Lost in Translation

Sophie Coppola’s Lost in Translation provides an interesting companion piece to Ozu’s Tokyo Story. In a literal sense, both are Tokyo stories as each occurs primarily in Tokyo and is played out over the space of a few days. Each takes the substance of its narrative from the relationships in the characters’ lives. But whereas Ozu looks inward, Coppola looks outward. In place of a static camera focused resolutely on the actors is a view that moves to encompass what is happening around them as well. Instead of the slow moving look into domestic life in the 1950’s is a glimpse into a fast-paced and exciting (if somewhat decadent) night life occurring half a century on. And finally, in place of a melancholy look into multiple, predetermined family relationships lasting a lifetime is a hopeful look into a single friendship based on happenstance that lasts only a few days. 

Lost in Translation introduces us to Bob and Charlotte, played superbly by Bill Murray and Scarlet Johansson. Bob, an aging movie star reduced to cashing in on his fading celebrity, self medicates to escape the indignity and absurdity of his situation. Meanwhile, Charlotte, a young newlywed, searches in vain for some sort of mooring from which to face a future awash in possibility. A meaningful connection between them seems unlikely. And yet it forms nonetheless, as beautiful, delicate, and full of grace as a Japanese origami. Brought together by the circumstance of staying at the same hotel, they bump into each other, first in the elevator and then again at the bar where their eyes meet and a connection is made based on nothing more than a shared amusement at the the nightclub act’s overly dramatic rendition of Scarborough Fair. They may be at different stages in life, but they are kindred spirits as reflected by this and other incidents in the film, and when they come together they fall quickly into a familiarity reflective of friendships forged over a much longer period of time. That this familiarity does not strain the credulity of the audience is testament to Coppola’s achievement.  She does a brilliant job of focusing on details that underscore the intellectual core forming the basis of their affinity without ignoring a muted though not altogether non-existent sexual attraction that exists between them.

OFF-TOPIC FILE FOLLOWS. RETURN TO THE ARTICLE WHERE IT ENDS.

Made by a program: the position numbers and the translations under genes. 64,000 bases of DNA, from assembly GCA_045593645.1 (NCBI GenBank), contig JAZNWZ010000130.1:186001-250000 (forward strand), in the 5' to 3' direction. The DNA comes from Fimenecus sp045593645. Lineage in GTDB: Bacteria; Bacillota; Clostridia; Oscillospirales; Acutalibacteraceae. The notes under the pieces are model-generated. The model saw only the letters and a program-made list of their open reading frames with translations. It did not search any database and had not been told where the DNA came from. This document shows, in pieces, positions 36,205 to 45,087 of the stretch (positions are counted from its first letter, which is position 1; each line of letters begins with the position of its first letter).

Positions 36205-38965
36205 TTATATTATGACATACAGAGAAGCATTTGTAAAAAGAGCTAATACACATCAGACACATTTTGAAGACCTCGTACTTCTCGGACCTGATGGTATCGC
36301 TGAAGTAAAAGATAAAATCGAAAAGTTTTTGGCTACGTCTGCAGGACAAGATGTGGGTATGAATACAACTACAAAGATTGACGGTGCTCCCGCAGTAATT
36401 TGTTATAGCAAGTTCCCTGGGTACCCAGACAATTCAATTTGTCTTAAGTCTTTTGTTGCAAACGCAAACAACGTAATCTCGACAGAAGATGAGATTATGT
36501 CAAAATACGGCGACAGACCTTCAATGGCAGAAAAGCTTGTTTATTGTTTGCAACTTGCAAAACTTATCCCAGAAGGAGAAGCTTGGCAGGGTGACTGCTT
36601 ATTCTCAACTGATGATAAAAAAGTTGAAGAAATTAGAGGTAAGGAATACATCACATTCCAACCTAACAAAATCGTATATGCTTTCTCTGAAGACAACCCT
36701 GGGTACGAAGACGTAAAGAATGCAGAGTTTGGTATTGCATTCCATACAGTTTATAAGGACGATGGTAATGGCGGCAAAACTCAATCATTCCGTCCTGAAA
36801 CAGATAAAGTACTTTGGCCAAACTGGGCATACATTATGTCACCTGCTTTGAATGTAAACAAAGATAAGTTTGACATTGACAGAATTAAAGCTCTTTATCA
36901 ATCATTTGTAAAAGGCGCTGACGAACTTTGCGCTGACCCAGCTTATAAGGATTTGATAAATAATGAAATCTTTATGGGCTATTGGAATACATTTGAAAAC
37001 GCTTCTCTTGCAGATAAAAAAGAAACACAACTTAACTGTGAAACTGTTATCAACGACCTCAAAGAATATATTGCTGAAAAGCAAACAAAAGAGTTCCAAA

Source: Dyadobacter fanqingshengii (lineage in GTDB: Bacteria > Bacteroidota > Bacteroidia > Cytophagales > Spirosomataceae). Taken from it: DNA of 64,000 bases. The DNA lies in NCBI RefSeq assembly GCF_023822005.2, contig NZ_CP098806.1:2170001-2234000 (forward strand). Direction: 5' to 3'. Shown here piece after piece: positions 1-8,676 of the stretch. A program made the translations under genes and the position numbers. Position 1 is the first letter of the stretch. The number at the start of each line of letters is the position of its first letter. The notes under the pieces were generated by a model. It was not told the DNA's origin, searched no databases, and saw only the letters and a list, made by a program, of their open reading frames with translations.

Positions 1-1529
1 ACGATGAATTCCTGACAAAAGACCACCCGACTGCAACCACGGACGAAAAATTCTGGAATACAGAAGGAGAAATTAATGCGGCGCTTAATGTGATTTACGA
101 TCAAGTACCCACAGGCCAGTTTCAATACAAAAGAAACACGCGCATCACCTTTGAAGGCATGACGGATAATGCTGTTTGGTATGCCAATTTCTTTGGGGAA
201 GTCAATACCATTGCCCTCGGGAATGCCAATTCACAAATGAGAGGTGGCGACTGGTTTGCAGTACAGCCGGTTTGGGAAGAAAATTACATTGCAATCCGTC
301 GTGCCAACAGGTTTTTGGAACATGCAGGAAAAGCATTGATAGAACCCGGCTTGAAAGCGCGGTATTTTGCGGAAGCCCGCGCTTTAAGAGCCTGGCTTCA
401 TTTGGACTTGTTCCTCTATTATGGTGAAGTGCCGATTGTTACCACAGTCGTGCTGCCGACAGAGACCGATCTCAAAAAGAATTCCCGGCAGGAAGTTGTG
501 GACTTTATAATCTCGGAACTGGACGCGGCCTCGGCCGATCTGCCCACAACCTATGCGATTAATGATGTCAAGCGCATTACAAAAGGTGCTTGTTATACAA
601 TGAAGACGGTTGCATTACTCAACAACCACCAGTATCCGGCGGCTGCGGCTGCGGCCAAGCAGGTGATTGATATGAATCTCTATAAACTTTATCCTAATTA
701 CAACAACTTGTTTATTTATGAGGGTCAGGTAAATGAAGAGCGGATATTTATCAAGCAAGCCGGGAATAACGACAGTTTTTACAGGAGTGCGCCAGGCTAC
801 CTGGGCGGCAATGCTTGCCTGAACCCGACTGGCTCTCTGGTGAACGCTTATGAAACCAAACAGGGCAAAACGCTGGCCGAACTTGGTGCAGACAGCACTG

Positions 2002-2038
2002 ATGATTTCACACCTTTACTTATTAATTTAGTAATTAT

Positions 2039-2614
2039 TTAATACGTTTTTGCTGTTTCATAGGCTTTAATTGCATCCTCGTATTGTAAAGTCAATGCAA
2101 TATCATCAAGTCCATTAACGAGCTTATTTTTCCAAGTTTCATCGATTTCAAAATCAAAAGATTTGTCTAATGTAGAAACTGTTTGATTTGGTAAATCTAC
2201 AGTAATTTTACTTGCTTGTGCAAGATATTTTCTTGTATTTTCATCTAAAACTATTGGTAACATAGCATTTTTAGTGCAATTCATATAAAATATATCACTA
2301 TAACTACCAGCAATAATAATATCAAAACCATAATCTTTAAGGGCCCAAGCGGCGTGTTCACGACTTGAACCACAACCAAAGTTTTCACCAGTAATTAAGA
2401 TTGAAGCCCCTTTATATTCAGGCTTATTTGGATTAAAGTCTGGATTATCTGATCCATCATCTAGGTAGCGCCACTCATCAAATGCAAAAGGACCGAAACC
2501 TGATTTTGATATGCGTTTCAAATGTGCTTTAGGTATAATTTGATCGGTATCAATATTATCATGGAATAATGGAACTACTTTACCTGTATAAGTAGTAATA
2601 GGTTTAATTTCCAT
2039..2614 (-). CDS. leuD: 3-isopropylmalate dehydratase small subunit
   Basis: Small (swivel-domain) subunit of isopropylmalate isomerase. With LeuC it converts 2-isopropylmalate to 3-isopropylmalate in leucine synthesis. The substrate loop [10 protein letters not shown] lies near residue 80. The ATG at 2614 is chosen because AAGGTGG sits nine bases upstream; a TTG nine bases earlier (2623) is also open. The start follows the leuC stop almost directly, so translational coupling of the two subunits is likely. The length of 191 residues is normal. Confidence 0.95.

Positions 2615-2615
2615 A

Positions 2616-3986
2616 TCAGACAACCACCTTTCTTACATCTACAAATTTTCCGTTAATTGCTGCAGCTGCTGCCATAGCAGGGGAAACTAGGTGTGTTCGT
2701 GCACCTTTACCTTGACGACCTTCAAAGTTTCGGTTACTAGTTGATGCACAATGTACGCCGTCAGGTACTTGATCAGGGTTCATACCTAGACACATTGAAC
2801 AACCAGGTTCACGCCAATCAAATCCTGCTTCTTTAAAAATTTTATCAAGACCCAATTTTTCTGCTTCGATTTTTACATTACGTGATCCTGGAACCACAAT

If Tokyo Story is about the sadness of fading connections, Lost in Translation is about the hope and possibility of forming new ones, if only temporarily and at the underpinnings of chance. We might well imagine that distance has played a part in dividing Shukichi and Tomi Hirayama from their children in Tokyo Story.  Clearly, the simple fact of proximity plays a part in bringing Bob and Charlotte together. Moreover, for this brief time at least, they are notably exempt from obligations that would normally stand between them.  In Tokyo Story, Koichi and Shige cannot simply turn away from the biddings they receive to attend sick children and cut hair. Charlotte, on the other hand, has accompanied her husband precisely because at this stage in her life she has nothing else to do.  Bob, too, has been granted a day off, and quite unexpectedly they find themselves free to orchestrate what Bob refers to as a “prison break.”  This prison break will not last long.  They know it, and we as the audience realize it too.  But while this realization carries with it an element of melancholy, it does not permeate as it does in Tokyo Story.  While we know that Bob and Charlotte must soon return to the troubles they have escaped only briefly, we also know, instinctively, that they are immeasurably enriched from their experience, and that this enrichment will make things easier for them. 

Extra Thoughts I Couldn’t Fit In and Links: 

I don’t know, of course, what Bob says to Charlotte at the end, but having watched Lost in Translation right after Tokyo Story, I feel certain it wasn’t “isn’t life disappointing?”

Roger Ebert


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